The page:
Economics and Strategy
Accommodation and Liquidity Driving Rotation and Even Some Inflation
Jefferies’ U.S. and European economists are in agreement that monetary policy is accommodative, that an easing of trade tensions is likely to help growth going forward, and that fiscal spending through infrastructure programs could become a bigger focus in 2020. One of the main themes espoused by the European Economics team is the potential for the Euro area to surprise to the upside in 2020—they argue that the euro area is not following in Japan’s footsteps. With the uncertainty of the UK election now in the past, David Owen, Chief European Economist, expects to see evidence of pent up demand, at least for a period. The 2020 U.S. election is a risk factor, though Christopher Wood, Head of Global Equity Strategy, has been expecting a Trump victory, just as he had been expecting a trade deal partly because of Trump’s desire to get reelected.
These bullish economic factors play into Jefferies’ strategy views, which are generally constructive for the year ahead—David Zervos, Chief Market Strategist, recently went back in on his long S&P trade after the big run in the first half in 2019 caused him to take profits in the summer. Additionally, Christopher Wood believes the Fed’s purchase of $60 billion in short-term Treasury Bills per month supports a risk-on position. Sean Darby, Global Equity Strategist, is bullish on risk assets and, within the S&P 500, most prefers some of the more cyclical sectors, namely energy, financials, industrials and materials. Central bank easing, fiscal loosening by China and India have Sean bullish on Asia ex-Japan, and the aforementioned caused Sean to upgrade Japan to bullish in early November. Also in the pro-cyclical camp is U.S. Equity Strategist, Steven DeSanctis, who has been expressing a preference for small caps and for value over growth during the last several months.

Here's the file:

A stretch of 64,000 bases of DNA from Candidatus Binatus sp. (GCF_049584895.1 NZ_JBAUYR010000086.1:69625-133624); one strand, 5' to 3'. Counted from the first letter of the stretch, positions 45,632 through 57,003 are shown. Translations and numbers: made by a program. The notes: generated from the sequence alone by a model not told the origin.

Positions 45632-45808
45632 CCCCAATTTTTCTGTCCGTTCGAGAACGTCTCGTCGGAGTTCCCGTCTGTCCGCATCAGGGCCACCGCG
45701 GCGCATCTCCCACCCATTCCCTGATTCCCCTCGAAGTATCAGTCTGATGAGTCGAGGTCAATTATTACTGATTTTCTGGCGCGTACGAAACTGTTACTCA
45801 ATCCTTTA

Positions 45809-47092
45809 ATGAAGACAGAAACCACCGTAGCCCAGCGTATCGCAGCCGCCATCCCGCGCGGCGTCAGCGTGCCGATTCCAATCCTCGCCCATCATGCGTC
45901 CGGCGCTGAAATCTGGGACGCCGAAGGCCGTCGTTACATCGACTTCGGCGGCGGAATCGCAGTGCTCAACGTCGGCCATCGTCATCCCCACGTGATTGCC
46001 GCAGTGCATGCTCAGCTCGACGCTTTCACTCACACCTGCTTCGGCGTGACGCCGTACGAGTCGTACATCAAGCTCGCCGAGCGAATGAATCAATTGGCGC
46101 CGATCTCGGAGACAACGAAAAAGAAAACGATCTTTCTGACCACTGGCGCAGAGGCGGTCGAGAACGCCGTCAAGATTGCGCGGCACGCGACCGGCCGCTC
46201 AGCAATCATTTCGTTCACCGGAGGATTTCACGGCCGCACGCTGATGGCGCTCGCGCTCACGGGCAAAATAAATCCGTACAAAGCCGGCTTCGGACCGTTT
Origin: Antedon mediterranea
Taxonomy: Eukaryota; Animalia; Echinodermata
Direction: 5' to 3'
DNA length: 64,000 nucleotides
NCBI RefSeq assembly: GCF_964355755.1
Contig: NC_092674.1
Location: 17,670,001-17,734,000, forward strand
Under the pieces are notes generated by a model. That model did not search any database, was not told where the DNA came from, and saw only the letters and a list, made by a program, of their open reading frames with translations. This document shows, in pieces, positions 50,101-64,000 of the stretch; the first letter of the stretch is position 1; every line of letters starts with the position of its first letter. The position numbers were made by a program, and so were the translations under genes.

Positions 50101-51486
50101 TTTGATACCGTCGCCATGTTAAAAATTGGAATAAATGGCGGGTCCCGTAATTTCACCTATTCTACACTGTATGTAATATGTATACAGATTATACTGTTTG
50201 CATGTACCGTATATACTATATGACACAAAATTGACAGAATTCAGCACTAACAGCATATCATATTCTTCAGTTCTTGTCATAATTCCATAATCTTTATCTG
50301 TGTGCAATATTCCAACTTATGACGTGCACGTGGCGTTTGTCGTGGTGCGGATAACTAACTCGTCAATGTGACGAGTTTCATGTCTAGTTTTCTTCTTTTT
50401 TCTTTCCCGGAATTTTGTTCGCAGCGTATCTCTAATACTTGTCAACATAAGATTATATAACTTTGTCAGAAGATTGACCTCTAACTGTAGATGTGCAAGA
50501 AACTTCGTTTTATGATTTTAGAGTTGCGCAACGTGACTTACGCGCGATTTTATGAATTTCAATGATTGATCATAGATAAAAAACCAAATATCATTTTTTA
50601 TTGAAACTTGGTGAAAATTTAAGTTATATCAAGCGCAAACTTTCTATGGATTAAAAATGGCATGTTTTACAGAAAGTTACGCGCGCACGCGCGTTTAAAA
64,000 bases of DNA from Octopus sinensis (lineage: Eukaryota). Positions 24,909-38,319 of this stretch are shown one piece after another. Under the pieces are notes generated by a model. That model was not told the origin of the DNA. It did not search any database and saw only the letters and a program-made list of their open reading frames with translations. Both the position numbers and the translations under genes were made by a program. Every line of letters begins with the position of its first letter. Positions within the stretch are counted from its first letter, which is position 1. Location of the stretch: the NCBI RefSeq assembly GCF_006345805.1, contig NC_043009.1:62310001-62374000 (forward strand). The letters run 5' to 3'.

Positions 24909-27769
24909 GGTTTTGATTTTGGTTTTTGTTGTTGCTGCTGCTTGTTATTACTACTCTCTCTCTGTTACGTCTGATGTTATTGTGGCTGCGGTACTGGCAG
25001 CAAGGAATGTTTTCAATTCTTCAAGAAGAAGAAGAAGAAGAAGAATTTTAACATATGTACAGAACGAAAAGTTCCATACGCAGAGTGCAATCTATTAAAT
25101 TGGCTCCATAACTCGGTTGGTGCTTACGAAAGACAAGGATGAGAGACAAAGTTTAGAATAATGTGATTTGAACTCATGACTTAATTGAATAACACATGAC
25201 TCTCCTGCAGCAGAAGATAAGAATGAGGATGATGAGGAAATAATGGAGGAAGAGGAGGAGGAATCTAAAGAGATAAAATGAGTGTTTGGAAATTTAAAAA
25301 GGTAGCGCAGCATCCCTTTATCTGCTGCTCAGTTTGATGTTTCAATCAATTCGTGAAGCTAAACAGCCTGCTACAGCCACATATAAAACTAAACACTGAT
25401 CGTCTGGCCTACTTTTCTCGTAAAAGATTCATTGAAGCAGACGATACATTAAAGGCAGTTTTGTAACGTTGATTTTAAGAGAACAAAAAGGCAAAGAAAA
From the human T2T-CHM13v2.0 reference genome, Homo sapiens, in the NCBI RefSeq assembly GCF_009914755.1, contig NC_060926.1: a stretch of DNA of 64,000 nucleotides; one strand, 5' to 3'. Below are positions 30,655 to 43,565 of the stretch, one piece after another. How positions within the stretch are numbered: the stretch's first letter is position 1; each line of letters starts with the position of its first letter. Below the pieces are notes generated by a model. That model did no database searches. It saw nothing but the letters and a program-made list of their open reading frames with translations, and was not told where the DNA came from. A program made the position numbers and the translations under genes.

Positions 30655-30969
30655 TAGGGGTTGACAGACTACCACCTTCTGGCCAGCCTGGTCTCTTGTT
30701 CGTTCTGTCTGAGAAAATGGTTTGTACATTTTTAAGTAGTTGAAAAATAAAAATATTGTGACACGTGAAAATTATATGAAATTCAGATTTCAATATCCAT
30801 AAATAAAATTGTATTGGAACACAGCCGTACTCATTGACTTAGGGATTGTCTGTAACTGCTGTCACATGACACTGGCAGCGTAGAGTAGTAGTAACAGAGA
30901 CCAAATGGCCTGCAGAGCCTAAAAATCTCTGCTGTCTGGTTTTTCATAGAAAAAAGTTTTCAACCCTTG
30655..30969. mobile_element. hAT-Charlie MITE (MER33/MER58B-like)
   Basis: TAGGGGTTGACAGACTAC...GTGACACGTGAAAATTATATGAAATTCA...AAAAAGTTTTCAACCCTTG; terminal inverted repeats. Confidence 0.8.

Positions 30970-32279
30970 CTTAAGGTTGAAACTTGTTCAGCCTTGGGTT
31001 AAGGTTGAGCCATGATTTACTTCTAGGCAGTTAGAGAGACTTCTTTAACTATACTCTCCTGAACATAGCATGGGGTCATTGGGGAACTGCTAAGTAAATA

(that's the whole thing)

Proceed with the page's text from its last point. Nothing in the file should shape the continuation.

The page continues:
Indeed, the expectation for better growth and a backdrop of accommodative policy from key central banks has many Jefferies strategists calling for another important shift in 2020—a modest pickup in inflation. David Zervos continues to recommend a long position in Treasuries as a hedge to his S&P position, but the liquidity that the Fed has added to the system may act to steepen the curve. With the Fed Funds rate remaining low, his interest is in being long the 2-year Treasury, whereas in the first part of 2019, his long position was in the 10-year. David believes the Fed could take another step toward inflation targeting and potentially aim for an overshoot on the 2% bogey, but that’s unlikely to happen before the 2020 election.
Interestingly, past bouts of higher prices have often been associated with higher oil, and yet until very recently the energy sector had been all but dropped from equity market conversation. Christopher Wood, however, suggests ignoring energy at this juncture is a bad idea. He believes the price of oil can spike significantly higher if all three of his assumptions around oil turn out to be true—namely that emerging market consumption will continue to rise, the growth rate in U.S. shale has peaked and the conventional oil industry will continue to reduce investment. Long-term market concerns about the longevity of the fossil fuel era may actually contribute to the shorter term opportunity in energy.